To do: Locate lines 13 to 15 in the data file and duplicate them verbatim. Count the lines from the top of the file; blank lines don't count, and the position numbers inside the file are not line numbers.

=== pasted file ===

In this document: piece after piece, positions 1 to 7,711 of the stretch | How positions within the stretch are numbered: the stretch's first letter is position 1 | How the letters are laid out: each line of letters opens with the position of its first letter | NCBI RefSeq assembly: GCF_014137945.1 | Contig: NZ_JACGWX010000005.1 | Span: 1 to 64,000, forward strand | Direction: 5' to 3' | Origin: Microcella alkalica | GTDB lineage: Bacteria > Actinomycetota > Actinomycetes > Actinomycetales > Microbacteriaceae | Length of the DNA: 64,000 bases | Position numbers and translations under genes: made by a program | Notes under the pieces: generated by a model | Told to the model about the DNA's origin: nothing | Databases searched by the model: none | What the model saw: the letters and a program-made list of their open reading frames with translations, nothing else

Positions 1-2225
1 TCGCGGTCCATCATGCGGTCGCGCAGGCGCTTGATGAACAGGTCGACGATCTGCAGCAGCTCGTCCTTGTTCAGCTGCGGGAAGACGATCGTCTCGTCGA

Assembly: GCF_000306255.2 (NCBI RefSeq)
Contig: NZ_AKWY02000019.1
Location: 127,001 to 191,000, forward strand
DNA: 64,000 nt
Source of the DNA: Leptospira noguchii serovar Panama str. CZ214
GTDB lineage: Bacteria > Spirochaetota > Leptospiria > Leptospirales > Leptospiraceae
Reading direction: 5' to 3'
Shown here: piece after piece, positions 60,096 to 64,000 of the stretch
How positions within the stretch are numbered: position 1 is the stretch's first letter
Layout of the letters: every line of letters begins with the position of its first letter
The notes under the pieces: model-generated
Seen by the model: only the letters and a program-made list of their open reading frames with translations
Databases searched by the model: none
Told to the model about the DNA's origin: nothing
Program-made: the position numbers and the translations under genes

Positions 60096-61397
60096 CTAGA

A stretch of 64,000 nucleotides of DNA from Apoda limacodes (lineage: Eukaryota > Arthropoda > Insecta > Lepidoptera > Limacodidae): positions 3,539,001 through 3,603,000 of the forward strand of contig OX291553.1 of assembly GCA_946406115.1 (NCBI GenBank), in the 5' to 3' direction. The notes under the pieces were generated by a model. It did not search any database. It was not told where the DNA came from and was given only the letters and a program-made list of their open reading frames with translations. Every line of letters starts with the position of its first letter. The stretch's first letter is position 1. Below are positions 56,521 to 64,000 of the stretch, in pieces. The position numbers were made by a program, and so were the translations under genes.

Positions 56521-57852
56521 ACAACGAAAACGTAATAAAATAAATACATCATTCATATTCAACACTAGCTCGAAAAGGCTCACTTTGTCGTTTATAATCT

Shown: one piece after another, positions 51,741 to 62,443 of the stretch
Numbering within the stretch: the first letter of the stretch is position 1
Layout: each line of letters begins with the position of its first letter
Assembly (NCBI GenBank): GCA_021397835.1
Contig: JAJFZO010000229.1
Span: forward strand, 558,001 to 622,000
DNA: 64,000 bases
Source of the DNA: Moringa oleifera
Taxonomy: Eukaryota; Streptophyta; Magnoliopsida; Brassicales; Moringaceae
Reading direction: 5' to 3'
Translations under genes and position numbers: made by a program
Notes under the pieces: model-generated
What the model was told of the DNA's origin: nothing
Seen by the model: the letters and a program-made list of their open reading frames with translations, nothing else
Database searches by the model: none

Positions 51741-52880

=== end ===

Layout of the letters: every line of letters begins with the position of its first letter
The notes under the pieces: model-generated
Seen by the model: only the letters and a program-made list of their open reading frames with translations